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Old 10-12-2017, 07:22 PM
 
Location: Sandpoint, Idaho
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The JD is a terminal degree. The SjD is not. Make sense?
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Old 10-13-2017, 12:57 PM
 
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Originally Posted by Sandpointian View Post
The JD is a terminal degree. The SjD is not. Make sense?
I'm not really familiar with the SjD, but I thought it was the law equivalent of the PhD. Is that not the case?
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Old 10-13-2017, 01:28 PM
bg7
 
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Originally Posted by Sandpointian View Post
The JD is a terminal degree. The SjD is not. Make sense?
"The National Association of Legal Professionals states that the J.S.D./S.J.D. is "typically the most advanced (or terminal) law degree that would follow the earning of the LL.M. and J.D. degrees."

"It is considered the "terminal degree in law" by Indiana University[5] and as the "most advanced law degree" by Harvard Law School,[6]Yale Law School (J.S.D. Handbook...."


Perhaps hold off on the LOL next time when you "correct" someone.



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Old 10-14-2017, 11:08 AM
 
Location: Pittsburgh, not Paris. #MAGA.
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Originally Posted by tnff View Post
Not correct. The word "doctor" has nothing to do with medical, despite the many who wish to believe it.
Correct. And, as a side note, few people seem to know that the first doctors were actually lawyers.
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Old 10-14-2017, 11:13 AM
 
Location: Pittsburgh, not Paris. #MAGA.
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Originally Posted by KaraZetterberg153 View Post
Also, law students who have law degrees from non-US countries can study in U.S. law schools and get a doctorate in U.S. law, an Lld.

The JD is a Juris Doctorate, but feels more like a master's program, since it is persued after the undergraduate degree.

Getting multiple degrees can be viewed as a way of postponing adulthood. :-)
Most doctoral students I know went into their programs right after undergraduate studies.
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Old 10-14-2017, 11:18 AM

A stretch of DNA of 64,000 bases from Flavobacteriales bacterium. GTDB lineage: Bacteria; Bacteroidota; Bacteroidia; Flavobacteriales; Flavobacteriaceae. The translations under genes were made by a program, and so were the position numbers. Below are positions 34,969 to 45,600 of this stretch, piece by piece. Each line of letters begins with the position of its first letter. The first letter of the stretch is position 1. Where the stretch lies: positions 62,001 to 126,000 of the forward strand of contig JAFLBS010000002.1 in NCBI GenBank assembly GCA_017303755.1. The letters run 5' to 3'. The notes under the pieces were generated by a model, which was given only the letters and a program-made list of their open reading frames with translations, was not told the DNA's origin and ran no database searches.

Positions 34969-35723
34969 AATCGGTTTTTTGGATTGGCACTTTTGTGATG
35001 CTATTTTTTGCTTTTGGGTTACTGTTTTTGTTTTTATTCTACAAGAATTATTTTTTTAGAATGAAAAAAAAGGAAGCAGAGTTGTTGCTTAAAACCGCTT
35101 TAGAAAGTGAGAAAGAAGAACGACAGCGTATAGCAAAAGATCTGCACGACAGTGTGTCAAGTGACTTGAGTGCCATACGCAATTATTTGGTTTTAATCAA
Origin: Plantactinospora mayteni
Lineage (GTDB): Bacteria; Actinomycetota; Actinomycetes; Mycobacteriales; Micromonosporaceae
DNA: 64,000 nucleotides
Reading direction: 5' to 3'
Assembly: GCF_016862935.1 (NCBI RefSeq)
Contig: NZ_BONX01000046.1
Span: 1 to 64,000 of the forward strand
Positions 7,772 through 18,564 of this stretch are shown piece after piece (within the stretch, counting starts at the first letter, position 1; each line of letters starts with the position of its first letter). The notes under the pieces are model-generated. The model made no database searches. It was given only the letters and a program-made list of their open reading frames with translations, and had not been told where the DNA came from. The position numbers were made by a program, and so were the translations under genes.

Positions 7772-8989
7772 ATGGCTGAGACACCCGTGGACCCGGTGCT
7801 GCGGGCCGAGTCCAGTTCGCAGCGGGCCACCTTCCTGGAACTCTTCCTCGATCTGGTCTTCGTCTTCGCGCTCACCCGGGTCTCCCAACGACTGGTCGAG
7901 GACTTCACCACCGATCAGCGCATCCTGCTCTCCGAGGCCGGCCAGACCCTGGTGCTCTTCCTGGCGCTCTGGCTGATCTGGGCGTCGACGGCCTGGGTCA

Location: Pittsburgh, not Paris. #MAGA.
9,693 posts, read 5,283,761 times
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Quote:
Originally Posted by bg7 View Post
"The National Association of Legal Professionals states that the J.S.D./S.J.D. is "typically the most advanced (or terminal) law degree that would follow the earning of the LL.M. and J.D. degrees."

"It is considered the "terminal degree in law" by Indiana University[5] and as the "most advanced law degree" by Harvard Law School,[6]Yale Law School (J.S.D. Handbook...."


Perhaps hold off on the LOL next time when you "correct" someone.




Correct. JD definitely isn't the terminal degree in law, at least not how most people think of terminal degrees. In fact, there are two degrees that are "higher" than the Juris Doctorate degree, including the Masters of Law degree (yes, its a "masters" degree that comes after a doctorate, but law is weird in that sense) and then the degree(s) you mention.

Note, though, there is another understanding of a terminal degree that refers to the highest level of study that you must complete in order to practice within your field. If folks are referring to this, then, yes, the JD is a terminal degree for most in the legal field as the SJD and LLM are not necessary for practice/employment/teaching at all.
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Old 10-14-2017, 11:21 AM
 
Location: Pittsburgh, not Paris. #MAGA.
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Originally Posted by TaxPhd View Post
I'm not really familiar with the SjD, but I thought it was the law equivalent of the PhD. Is that not the case?
That's correct. The JD is the professional doctorate, while the SJD is the research doctorate. I've known only a few people to get the SJD, though, which makes sense as it is not necessary to work as an attorney or to become a tenured law school professor (the JD is all that is required for that).
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